A desperate millennial plea from Simon Day, Head of Re: News, to not let its use disappear.
Buzzy is the most important and beautiful word in the New Zealand English lexicon. Its versatility, cultural adaptability and distinct New Zealand flavour makes it a word that is both infinitely functional and also a special expression of our culture.
But I’m worried its use is dying out.
And I’m concerned that this is not just part of the natural evolution of language, but an abandonment of a word that defines our unique identity in the world.
Buzzy is an adjective that describes something that is fascinating and compelling because it is unusual or unexpected.
It feels like a more accessible and hyper local version of the word trippy.
The Urban Dictionary provides two good examples of its use that showcase the diversity of its application:
1: “That lava lamp is like, soooo buzzy.”
2: “Remember that guy who shat in an ice cream cone and walked around the mall with it? He was buzzy.”
Buzzy can be used in positive or negative situations, is applicable in moments of huge significance and those that are entirely trivial. Its power comes from its impartiality, it is a term that can be applied to any situation without judgement.
It’s a word that has been with me for a long time and I use it daily in my life.
I remember after a significant high speed skateboarding accident, I looked at my grazed raw elbow and forearm and exclaimed “buuuuzzzy.”
The only word to describe finding out exams at the University of Copenhagen (where I spent a year on exchange) were oral and 15 minutes long – buzzy.
The response when I learned my wife was pregnant with twins – buzzy.
Learning that the kupu Māori “to be stoned, affected by a drug” is māngina, was buzzy.
According to my research, the origins of the use of the word buzzy are in cannabis culture and New Zealand’s passion for the word comes from our special relationship with and approach to smoking weed. The fact that only New Zealand and Canada smoke cannabis using the spots method is buzzy.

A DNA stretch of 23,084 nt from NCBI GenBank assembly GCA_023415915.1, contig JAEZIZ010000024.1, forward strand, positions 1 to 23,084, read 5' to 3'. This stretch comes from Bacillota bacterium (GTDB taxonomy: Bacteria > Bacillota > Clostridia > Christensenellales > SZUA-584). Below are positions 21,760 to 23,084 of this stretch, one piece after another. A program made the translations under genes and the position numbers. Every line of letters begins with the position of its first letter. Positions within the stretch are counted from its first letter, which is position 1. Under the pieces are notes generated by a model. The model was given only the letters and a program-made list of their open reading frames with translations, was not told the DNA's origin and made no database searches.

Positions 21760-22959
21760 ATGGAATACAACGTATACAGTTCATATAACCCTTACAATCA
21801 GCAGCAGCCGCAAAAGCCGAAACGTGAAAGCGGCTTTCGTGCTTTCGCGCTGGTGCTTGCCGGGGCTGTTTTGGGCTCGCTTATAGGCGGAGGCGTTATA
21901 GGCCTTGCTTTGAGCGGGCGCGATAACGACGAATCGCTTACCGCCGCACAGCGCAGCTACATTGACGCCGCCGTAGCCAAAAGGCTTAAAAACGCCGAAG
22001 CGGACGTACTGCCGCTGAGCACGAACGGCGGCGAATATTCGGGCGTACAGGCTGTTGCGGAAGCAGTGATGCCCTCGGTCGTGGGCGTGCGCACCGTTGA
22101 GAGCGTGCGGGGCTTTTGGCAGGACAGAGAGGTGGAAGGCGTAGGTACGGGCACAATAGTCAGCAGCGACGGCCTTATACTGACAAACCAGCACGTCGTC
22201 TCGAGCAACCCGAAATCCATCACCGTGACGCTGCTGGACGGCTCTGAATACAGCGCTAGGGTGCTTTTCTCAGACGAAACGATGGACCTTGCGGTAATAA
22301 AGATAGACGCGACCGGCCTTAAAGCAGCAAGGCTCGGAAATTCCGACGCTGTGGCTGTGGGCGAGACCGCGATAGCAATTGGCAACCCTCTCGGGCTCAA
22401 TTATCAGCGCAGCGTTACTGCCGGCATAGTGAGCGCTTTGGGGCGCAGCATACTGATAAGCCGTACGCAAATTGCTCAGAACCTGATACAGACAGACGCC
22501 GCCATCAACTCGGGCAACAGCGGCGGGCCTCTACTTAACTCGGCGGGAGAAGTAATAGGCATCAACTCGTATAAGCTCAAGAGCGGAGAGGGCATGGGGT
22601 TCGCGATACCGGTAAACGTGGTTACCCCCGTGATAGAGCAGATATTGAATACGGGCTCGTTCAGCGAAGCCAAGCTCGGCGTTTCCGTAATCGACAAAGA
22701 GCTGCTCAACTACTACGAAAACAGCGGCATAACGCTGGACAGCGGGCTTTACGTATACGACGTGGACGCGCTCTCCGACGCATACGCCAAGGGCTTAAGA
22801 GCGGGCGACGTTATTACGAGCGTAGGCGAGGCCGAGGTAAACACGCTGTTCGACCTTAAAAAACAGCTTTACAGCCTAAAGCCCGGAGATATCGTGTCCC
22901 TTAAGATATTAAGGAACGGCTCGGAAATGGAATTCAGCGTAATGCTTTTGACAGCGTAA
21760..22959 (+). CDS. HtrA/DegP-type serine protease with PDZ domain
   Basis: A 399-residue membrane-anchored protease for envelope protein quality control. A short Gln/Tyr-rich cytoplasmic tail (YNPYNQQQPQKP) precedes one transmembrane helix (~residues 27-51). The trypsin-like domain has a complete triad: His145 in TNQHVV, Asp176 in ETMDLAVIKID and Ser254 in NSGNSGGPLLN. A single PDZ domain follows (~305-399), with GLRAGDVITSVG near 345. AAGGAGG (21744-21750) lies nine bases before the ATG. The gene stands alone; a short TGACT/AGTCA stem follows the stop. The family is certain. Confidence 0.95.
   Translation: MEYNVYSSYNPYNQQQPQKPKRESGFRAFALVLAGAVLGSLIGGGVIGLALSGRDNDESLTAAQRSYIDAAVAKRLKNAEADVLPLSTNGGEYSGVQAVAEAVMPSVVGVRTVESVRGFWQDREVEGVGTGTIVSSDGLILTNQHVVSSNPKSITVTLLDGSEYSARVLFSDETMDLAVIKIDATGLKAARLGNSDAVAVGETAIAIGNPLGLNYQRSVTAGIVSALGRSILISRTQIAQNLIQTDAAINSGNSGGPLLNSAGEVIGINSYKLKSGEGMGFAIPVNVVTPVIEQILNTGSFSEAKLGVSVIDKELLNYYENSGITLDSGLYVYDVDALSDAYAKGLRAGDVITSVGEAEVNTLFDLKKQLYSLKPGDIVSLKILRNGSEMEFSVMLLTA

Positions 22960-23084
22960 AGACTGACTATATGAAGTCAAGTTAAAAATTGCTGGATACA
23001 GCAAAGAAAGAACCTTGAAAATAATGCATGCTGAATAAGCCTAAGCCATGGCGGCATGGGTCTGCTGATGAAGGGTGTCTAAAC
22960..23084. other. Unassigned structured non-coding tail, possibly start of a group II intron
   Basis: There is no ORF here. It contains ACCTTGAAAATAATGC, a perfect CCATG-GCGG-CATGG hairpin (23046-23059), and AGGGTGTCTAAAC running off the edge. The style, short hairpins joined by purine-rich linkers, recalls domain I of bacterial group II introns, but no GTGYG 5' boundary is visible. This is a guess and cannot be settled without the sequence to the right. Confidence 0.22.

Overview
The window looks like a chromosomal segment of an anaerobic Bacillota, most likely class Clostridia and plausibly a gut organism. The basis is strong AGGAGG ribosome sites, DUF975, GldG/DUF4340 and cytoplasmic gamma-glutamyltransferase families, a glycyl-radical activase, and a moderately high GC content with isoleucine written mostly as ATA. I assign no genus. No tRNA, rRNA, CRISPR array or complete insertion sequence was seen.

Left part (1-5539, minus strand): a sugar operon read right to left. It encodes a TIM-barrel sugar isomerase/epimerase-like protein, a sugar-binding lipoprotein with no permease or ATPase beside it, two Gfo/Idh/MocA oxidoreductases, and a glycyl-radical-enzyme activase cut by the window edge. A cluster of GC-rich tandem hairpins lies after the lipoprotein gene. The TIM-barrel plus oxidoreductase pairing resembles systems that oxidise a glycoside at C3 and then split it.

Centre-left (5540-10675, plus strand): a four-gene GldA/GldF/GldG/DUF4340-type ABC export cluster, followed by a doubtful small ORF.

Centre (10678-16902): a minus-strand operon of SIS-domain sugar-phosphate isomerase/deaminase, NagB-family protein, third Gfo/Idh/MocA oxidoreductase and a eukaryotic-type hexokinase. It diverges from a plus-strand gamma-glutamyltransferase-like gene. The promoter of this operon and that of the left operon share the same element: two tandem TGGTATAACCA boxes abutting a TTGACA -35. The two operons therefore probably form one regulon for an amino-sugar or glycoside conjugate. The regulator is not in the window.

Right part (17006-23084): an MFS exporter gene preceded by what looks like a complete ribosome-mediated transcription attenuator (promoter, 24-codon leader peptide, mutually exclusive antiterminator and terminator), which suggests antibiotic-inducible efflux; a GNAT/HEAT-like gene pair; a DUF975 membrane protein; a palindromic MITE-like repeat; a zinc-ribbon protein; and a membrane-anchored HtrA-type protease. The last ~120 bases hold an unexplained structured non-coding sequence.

But buzzy has blossomed far beyond stoner culture and become an essential part of New Zealand’s cultural expression.
According to my research no one else in the world uses buzzy in the same way New Zealand does. It taps into our propensity to underplay things as part of our identity – a sort of socially awkward humility: the fact Lorde was only 16 when she released Royals – pretty buzzy. And it has the power to minimise disaster and tragedy through nervous empathy.
It has found a happy home in the vocabulary of writers, sportspeople and actors from a diversity of backgrounds and cultures. Buzzy brings us together as New Zealanders.
When Tayi Tibble became the first Māori writer to have their work published in the New Yorker, she said of her poem: “I’m just happy they selected this poem because it’s pretty buzzy… I think it’s a full representation of my Māoritanga, perspective and artistic kaupapa.”
When Troy Kingi was asked how he wants people to respond to his new album, he said: “I want people saying, ‘That Troy is a buzzy guy.’”
In describing the shared experience of Covid lockdown comedian Chris Parker said: “What a buzzy thing that we were all isolated yet were emotionally going through the same thing.”
In her essay on a year in full immersion te reo Māori study, author Shilo Kino wrote: “It will be buzzy-as visiting your Aunty Polly in Tokoroa and speaking te reo with her.”
(Buzzy is often accompanied by “as” or “bro” for emphasis. For example: The bathtub scene in Saltburn is buzzy as bro.)
But I fear that the use of the word is dying out.
My Gen Z colleagues do not use the word, despite my best efforts to force it on them and my constant explanations of what makes it such a beautiful piece of language. In fact they often deride me for its use.
As the internet fills our vocabularies with global slang and erodes the unique touchstones of individual cultures, it is essential we hold on to the little things that make us who we are.
Buzzy is a crucial expression of identity. Please don’t let it disappear.
By Simon Day